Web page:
History of Clay County, Missouri

This history of Clay County has been compiled from three sources, printed and oral, which were deemed authentic and reliable, and from personal observation. No apocryphal event has been recorded, nor questionable story attempted to be preserved. Gleanings from unquestioned truthful printed history have been freely made. The public archives in Washington City have been in requisition, and from the writings of Mr. Jefferson more than excerpts have been taken therefrom.

The Editor has been a resident of Clay County for more than half a century which is more than half of the time since the County has had an existence, and has had not only the acquaintanceship, but in many instances the friendship of a number of the original settlers. Not a few of these men had vivid recollections of events occurring in the County from the very earliest days down to the time when they took delight in giving information to the writer, who was invariably a receptive listener. To him no entertainment was preferable than to have the privilege of listening to such men as John Wilson, "Marse" Fountain Waller, John Bronaugh, James, Alvin and Foster Means nan-ate true incidents, stories of the early days in Clay County. James Means lived continuously on the same farm from infancy to very old age, yet he lived during that time in three different counties Howard, Ray and Clay.

Had not the Editor a predisposition to observe and retain historical facts, he certainly must have in the course of fifty years absorbed, at least, a modicum of historical events.

 

Table of Contents

CHAPTER I.
LOUISIANA PURCHASE 65-72

CHAPTER II.
ORGANIZATION OF COUNTY 73-84

CHAPTER III.
EARLY COURTS AND ELECTIONS 85-97

CHAPTER IV.
INDIAN TROUBLES 98-103

CHAPTER V.
MEXICAN WAR 104-112

CHAPTER VI.
EVENTS PRIOR TO THE CIVIL WAR 113-122

CHAPTER VII.
CIVIL WAR PERIOD 123-137

CHAPTER VIII.
AFTER THE CIVIL WAR 138-147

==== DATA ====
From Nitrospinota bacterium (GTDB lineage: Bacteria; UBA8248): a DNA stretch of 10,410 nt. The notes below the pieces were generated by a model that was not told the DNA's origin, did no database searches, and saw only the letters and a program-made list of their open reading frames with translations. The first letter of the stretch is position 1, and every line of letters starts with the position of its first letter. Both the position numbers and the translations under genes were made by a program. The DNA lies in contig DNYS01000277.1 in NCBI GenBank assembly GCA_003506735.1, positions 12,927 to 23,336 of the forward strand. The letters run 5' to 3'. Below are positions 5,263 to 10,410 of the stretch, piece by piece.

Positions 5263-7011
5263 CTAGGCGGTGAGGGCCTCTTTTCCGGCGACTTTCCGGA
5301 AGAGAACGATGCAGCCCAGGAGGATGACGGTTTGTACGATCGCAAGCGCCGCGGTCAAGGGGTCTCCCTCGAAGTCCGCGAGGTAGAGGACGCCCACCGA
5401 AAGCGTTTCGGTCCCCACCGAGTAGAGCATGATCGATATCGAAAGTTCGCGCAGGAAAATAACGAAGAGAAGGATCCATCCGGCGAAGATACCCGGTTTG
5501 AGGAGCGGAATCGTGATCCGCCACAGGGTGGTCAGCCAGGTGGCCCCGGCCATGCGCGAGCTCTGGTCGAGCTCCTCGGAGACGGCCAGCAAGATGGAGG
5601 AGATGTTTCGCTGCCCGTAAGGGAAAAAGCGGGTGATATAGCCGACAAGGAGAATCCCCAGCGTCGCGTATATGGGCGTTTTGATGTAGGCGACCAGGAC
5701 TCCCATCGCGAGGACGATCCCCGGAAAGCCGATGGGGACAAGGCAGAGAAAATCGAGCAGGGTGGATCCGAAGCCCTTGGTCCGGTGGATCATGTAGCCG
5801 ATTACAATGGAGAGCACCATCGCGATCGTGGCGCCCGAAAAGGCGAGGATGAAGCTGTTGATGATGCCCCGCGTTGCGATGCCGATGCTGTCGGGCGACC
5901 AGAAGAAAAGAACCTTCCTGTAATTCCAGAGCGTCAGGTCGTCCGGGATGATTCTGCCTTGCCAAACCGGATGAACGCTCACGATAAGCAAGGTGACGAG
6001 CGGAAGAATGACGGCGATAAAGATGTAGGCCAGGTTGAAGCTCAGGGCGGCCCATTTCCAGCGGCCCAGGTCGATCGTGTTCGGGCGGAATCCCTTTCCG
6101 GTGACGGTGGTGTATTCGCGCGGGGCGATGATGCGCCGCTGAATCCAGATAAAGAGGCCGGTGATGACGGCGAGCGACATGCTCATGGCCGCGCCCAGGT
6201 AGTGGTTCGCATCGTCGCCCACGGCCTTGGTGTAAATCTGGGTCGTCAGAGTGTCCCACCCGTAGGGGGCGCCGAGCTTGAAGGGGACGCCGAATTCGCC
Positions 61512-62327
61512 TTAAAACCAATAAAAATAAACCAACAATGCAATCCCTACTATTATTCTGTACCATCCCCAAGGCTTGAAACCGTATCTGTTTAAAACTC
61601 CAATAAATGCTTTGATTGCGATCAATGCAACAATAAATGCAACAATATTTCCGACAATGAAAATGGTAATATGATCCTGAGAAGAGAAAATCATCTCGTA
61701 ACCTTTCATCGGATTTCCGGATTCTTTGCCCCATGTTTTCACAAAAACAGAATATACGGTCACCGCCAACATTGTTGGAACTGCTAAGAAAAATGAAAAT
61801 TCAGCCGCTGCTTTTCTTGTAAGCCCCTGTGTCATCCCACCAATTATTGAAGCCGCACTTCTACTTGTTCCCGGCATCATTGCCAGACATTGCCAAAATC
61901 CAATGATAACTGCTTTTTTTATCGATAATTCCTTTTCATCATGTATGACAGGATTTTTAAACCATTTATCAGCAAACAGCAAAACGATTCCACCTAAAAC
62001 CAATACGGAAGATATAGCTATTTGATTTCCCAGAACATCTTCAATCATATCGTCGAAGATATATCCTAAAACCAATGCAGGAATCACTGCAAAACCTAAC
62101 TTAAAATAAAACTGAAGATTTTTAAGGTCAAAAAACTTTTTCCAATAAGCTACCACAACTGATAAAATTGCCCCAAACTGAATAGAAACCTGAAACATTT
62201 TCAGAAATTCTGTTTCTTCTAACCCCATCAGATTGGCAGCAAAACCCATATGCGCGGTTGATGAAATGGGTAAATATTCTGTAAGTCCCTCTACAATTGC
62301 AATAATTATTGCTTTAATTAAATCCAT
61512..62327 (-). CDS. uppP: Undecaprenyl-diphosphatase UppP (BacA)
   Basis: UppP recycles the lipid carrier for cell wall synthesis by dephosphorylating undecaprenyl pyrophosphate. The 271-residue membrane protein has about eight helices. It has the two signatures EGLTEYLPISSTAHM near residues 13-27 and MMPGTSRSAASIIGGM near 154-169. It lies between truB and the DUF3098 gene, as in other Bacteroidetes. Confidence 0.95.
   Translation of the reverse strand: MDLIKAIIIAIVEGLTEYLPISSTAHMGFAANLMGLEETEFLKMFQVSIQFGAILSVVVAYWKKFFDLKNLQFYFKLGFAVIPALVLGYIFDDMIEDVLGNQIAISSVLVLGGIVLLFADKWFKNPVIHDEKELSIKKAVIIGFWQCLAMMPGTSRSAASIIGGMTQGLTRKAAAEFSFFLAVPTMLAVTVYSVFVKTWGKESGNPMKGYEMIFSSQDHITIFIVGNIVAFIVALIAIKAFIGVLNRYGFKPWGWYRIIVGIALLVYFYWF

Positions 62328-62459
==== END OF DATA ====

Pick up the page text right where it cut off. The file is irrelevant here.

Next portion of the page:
CHAPTER IX.
LIBERTY TOWNSHIP 148-150

CHAPTER X.
LIBERTY 151-167

CHAPTER XI.
FISHING RIVER TOWNSHIP 167-172

CHAPTER XII.
EXCELSIOR SPRINGS 173-188

CHAPTER XIII.
GALLATIN TOWNSHIP 189-192

CHAPTER XIV.
PLATTE TOWNSHIP 193-200

CHAPTER XV.
KEARNEY TOWNSHIP 201-207

CHAPTER XVI.
WASHINGTON TOWNSHIP 208-210

CHAPTER XVII.
WILLIAM JEWELL COLLEGE 211-224

CHAPTER XVIII.
ORGANIZED MEDICINE IN CLAY COUNTY 223-230

CHAPTER XIX.
ROAD BUILDING 231-236

CHAPTER XX.
DAUGHTERS OF THE AMERICAN REVOLUTION.
ALEXANDER DONIPHAN CHAPTER 237-242

CHAPTER XXI.
THE PRESS 243-244

CHAPTER XXII.
THE MORMONS 245-248

CHAPTER XXIII.
THE JAMES BOYS 249-254

CHAPTER XXIV.
THE WORLD WAR 255-275

CHAPTER XXV.
THE CLAY COUNTY COUNCIL OF DEFENSE 276-278

CHAPTER XXVI.
CLAY COUNTY WOMAN'S COMMITTEE COUNCIL OF NATIONAL DEFENSE 279-291

CHAPTER XXVII.
CLAY COUNTY CHAPTER, AMERICAN RED CROSS 292-309

CHAPTER XXVIII.
SOME CLAY COUNTY AND MISSOURI EVENTS 310-327

CHAPTER XXIX.
OFFICIALS FROM THE ORGANIZATION OF CLAY COUNTY 328-337

 

Read the Book - Free

Download the Book - Free ( 32.3 MB PDF)

Clay County was formed from Ray, January 2, 1822, extending from the Missouri River north to the Iowa line, with its present width of about twenty-one miles, and its length, of about one hundred miles.

The Act of the Legislature creating the County, appointed five com- missioners to select a permanent seat of government for the county, and further provided that until the selection of this permanent seat was made, all courts should be held at the house of John Owens, which house was located upon what is now known on the plat of the town now city of Liberty, as lot 173, on Water street. The commissioners named in the Act were Henry Estes, Enos Vaughn, Wyatt Adkins and John Pouge.